- The Man Who Knew Too Much: Hitchcock's Films
This course will examine a selection of Hitchcock's British and Hollywood films in the context of a variety of critical approaches. It will analyse the plot, techniques, influences of and homages to a variety of Hitchcock's films.20 credits
- America and the Avant-Garde, 1950's-1990's
We require a situation like it really is - no rules at all. Only when we make them do it in our labs do crystals win our games. Do they? I wonder? (John Cage). In this module we will be looking at a range of avant-garde experiments in poetry, prose and performance that have been carried out by contemporary American writers and artists. As well as discussing the innovations of performance poetry, happenings and assemblages, we will also be comparing the work of different movements such as the Beats, the Black Mountain Poets, FLUXUS, and Mail Art.20 credits
- Writing Fiction 3
This module explores techniques and strategies for creating fiction through the critical study of short excerpts from a wide range of novels and short stories, imaginative exercises, discussion and feedback on students own writing. This exploration will help students develop their own creative work while sharpening critical appreciation of both classic and contemporary fiction. Subjects covered will include: narrative voice, character, dialogue, plot, mood, pace and style. Examples will include work by Laurence Sterne, Dickens, Joyce and Anthony Burgess, JG Ballard, Martin Amis, Irvine Welsh, Chuck Palahniuk and Michael Houellebecq.20 credits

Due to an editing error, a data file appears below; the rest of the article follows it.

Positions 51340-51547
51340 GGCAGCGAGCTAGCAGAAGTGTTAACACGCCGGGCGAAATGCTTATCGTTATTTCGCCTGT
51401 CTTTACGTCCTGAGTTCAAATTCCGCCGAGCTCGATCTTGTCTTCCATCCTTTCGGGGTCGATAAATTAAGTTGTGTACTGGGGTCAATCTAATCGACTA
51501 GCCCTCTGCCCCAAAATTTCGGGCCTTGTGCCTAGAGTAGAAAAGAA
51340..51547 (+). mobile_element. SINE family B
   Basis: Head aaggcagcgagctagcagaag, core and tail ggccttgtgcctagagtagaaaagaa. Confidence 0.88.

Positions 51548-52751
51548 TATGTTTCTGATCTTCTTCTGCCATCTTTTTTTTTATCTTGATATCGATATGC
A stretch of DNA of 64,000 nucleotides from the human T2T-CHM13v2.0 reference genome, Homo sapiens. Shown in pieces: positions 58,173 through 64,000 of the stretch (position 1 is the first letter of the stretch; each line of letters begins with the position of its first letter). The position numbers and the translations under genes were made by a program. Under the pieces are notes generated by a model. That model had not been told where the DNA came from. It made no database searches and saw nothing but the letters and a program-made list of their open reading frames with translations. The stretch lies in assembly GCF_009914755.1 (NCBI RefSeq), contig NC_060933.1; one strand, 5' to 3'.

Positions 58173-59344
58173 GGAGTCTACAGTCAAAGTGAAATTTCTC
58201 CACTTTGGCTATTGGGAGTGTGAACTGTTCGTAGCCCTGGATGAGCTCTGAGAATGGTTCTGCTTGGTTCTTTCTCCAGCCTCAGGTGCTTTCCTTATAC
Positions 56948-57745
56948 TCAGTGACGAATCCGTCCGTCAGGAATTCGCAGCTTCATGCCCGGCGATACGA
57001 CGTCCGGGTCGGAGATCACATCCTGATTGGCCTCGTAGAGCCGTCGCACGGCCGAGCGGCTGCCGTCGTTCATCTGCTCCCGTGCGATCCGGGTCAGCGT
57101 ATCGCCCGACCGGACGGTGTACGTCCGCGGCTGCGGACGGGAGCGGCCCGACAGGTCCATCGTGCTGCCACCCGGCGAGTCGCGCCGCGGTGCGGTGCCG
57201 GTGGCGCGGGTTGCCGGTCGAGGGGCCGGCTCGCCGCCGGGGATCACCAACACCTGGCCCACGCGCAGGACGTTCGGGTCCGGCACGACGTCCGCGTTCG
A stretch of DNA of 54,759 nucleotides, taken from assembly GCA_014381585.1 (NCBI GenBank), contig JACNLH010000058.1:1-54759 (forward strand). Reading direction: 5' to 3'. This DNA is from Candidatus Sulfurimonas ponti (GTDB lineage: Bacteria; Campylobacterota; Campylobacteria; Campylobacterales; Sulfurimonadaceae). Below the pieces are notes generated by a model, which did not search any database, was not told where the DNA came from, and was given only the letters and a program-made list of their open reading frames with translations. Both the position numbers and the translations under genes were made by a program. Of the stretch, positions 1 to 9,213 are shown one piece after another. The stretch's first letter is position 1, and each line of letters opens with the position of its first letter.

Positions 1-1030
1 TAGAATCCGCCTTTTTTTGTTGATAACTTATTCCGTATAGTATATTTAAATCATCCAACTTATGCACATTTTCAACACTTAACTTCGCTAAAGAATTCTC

- Crime and Transgression in Romantic Literature
This course focuses on the literature of the period 1900-1945, in particular on Anglo-American and Irish Modernism, its origins around World War 1, and the texts of the 1920s and 1930s which register its impact in Britain and North America. While the Modernism movement will be at the centre of the course, represented by Joyce, Woolf, and Eliot for example, we will examine a full range of texts of that period and pay attention to the vast range of styles, issues, and non-modernists movements of the periods. The aesthetic revolution of Modernism will be changed20 credits